2. Improve Access to Data

Using data in these ways involves different skills and considerations that can hinder new users. To facilitate access to data, improve access to data expertise at the same time. Consulting someone with expertise can help unleash the ideas of those that are timid or unsure.

Communicate about the data you have. Put your data conveniently in front of users enabling them to envision their own uses. Create a data catalog or a forum for sharing data. Consider adding free or affordable data from external sources to your collection.

Applications are structured with different outcomes in mind. Therefore, data formats can vary significantly. Where possible, determine and enforce data standards on a go-forward basis and invest time modeling your data to support your desired outcomes.

3. Provide Great Tools

Aside from encouragement, clear goals, and open access, people need tools to help answer those questions. The answers will enable new processes for better decision-making based on solid information rather than hunches. Start with training. Consider training about data formats, modeling, and manipulation. Encourage employees to take advantage of free online courses. Sending those with an aptitude to formal training will also send a message that you are taking data analytics seriously.

Invest in analytics software tools to help find the best time or location, determine hot/cold spots, or make predictions. Invest in tools to present results in clear meaningful ways. Move datasets to more robust formats like a warehouse or historian. Finally, be proactive about data governance and security to ensure the best long-term data access.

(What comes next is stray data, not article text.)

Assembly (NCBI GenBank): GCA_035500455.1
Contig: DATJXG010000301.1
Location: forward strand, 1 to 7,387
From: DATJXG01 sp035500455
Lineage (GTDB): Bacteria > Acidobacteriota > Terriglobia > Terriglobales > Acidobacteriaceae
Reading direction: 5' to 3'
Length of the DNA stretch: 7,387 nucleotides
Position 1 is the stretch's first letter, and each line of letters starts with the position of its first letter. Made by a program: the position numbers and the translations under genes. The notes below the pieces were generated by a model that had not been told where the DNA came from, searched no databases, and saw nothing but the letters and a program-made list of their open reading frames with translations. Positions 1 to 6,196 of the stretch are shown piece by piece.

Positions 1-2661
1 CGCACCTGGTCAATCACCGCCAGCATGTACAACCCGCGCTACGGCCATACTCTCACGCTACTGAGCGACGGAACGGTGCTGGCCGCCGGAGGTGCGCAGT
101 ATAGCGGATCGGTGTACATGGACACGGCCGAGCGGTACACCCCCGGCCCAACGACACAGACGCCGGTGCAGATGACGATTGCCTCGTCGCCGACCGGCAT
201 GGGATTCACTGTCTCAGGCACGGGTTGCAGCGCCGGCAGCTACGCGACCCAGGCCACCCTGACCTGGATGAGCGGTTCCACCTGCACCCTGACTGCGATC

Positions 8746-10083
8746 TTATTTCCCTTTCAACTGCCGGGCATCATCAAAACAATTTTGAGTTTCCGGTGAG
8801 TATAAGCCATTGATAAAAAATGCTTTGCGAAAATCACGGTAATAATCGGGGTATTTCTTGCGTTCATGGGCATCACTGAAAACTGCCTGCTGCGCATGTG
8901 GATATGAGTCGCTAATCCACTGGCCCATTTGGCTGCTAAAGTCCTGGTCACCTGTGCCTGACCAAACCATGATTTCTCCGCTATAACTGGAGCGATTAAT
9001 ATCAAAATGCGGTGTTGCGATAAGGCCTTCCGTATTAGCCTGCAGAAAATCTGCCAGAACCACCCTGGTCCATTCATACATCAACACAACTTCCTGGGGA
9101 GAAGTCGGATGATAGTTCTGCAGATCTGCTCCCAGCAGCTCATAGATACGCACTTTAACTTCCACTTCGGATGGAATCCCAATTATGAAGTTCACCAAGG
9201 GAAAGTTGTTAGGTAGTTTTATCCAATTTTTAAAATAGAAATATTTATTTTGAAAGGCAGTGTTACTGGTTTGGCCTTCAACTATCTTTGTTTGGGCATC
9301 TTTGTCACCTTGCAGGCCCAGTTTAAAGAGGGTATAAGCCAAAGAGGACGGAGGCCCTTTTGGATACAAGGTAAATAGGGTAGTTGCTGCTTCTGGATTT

Promoting the value of data to support decision-making is the first step and leads to many questions. To answer those questions, make sure you provide appropriate data access and the necessary tools.

What does spatial technology have to do with data-driven decision-making?

The industry is changing on nearly every front. The Bureau of Labor Statistics reports that over 50 percent of the utility workforce will be over the age of 55 in less than 10 years. Those valuable, experienced decision-makers are leaving the workforce. Now is the time to build new decision support capabilities and find the gems in your precious data.

Utility data is by nature very location intensive. Assets, employees, and customers are all located somewhere. They all must relate to each other's location. Examining raw data through the lens of location opens the door to greater insights and more meaningful visualization.

The ArcGIS platform delivers a complete solution providing instant access to many forms of critical data and offering outstanding analytical and presentation capabilities. The platform fosters excellent communication and collaboration between all users. Move forward seeing data in new ways with deeper insights and understanding of location for better data-driven business decisions.

For more information about how the ArcGIS platform enables electric utilities to make data-driven decisions, click here.

Pat  Hohl's picture

Thank Pat for the Post!

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Esri, the global leader in geographic information system (GIS) software, builds the most powerful mapping and spatial analytics technology available.


Karl Colins's picture
Karl Colins on October 23, 2018

It was very exciting to read how the industry is changing